South Bay residents and elected officials respond after New Zealand massacre
Photo courtesy of South Bay Islamic Association.

    The reverberations of a well-planned “terrorist attack,” in the words of New Zealand Prime Minister Jacinda Ardern, on two mosques in Christchurch, New Zealand yesterday have left Muslim communities in the South Bay reeling.

    Prayers for the 49 dead and scores who were injured could be heard in Friday sermons across the Bay Area, as religious leaders urged members of the community to find solace in their faith.

    As Muslims in mosques across the Bay Area bowed their heads in prayer Friday afternoon, some were joined by non-Muslim community members who came to express their solidarity. Stepped up police presence were noticeable at many prayer congregations after the attack.

    The South Bay Islamic Association posted on its Facebook page warning worshippers to be vigilant and report anything suspicious to law enforcement.

    “We must realize that while the perpetrators will have to account for their crimes both in this world and the hereafter, the environment of Islamophobia that exists in some areas continues. Accordingly, we must be vigilant and observant at all times,” the mosque posted.

    South Bay Imam Tahir Anwar also posted on Facebook inviting community members to mosques to express their support. “If you see people angry, upset or crying, please understand that this is a hard time for us. You don’t have to say anything. You are welcome to stand there. Even if it feels awkward,” he posted.

    “We’ve been on the receiving end of this hatred for a long time, and we are tired. Those of you that continuously support us, thank you,” his post went on to say.

    Many people took to social media sites to express their grief and heartbreak at the tragedy that took place when hundreds of defenseless men, women and children were praying in congregation.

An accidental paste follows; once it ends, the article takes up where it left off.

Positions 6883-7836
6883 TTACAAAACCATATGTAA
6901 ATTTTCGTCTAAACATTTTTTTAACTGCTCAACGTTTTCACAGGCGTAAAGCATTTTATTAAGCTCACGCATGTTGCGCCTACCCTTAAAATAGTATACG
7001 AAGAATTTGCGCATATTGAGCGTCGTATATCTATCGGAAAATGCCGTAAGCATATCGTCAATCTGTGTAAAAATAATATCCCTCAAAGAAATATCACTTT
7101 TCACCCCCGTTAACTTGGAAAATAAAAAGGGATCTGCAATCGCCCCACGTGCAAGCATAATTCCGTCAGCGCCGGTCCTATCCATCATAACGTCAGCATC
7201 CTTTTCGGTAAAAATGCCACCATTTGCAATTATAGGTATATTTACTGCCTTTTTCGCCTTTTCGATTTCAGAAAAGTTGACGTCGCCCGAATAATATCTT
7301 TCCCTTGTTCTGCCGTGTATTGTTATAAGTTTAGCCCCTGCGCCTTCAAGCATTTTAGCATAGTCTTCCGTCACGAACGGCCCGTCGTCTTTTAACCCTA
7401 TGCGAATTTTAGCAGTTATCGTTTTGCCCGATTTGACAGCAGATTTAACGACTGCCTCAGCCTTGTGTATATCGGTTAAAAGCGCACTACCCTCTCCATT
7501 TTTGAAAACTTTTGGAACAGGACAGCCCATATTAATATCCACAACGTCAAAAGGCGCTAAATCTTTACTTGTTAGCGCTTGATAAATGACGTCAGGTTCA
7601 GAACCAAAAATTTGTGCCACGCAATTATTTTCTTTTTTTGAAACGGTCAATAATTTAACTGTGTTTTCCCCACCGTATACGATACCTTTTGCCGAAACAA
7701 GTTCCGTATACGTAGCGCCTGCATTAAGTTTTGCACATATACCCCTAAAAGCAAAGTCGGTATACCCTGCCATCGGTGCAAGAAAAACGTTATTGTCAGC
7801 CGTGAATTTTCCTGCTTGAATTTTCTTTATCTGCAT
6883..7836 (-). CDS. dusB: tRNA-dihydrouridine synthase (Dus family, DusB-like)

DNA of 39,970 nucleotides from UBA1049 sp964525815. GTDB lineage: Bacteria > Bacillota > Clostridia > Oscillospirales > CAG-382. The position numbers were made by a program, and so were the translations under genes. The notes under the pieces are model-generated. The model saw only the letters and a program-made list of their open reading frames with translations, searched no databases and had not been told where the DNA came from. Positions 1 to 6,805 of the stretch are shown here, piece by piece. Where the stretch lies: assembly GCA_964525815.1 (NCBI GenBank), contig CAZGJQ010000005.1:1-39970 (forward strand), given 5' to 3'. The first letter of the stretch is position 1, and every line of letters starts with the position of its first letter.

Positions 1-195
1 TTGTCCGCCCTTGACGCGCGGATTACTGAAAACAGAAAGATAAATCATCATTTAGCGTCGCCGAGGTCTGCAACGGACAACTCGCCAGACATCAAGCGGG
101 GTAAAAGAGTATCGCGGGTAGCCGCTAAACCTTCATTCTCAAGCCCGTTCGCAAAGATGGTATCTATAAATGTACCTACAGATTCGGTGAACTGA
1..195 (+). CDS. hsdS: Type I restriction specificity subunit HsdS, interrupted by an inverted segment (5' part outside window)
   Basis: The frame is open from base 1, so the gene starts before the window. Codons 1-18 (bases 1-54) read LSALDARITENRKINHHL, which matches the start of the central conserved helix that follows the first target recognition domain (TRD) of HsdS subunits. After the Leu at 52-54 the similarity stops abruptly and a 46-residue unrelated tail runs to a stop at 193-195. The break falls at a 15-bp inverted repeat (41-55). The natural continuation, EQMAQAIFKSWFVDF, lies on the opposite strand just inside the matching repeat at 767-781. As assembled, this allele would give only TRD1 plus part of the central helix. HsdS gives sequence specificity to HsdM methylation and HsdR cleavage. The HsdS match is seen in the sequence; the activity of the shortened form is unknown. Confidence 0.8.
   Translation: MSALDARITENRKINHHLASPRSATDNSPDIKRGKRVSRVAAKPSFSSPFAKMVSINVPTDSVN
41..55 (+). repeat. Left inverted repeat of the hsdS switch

San Jose resident Tanya Agha said it was heartbreaking to see something like this happen at a house of worship where people go for prayer and community. While she and her family attended Friday prayer, she said the fear that something like the attack could happen here is definitely at the back of a lot of people’s minds.

    “It feels like sometimes it’s cyclical, something happens and you are hypervigilant, then you relax because you think maybe things are progressing, and then something happens again and you become hypervigilant, and cautious, Agha said. “I feel protected when I go to the mosque and there are police officers and people standing in solidarity, but it reminds you why those police officers are there… and it’s tiring having to watch our backs over and over again.”

    This was a sentiment shared by many from the community who posted on social media sites in the aftermath of the attack.

    Local elected officials including San Jose Mayor Sam Liccardo took to social media as well to offer their well wishes to the community.

    “Our hearts go out to the devastated families of the victims of the horrific mosque shootings in Christchurch. We stand in solidarity with our Muslim sisters and brothers,” Liccardo tweeted.

    Congressman Ro Khanna added, “We must always stand against hate and islamophobia here in America and around the world.”

    Vigils are being held all over the Bay Area this weekend and one will take place outside of Martin Luther King Library in downtown San Jose at 7:30 p.m. on Saturday.

    Contact Aliyah Mohammed at [email protected] or follow Aliyah_JM on Twitter.

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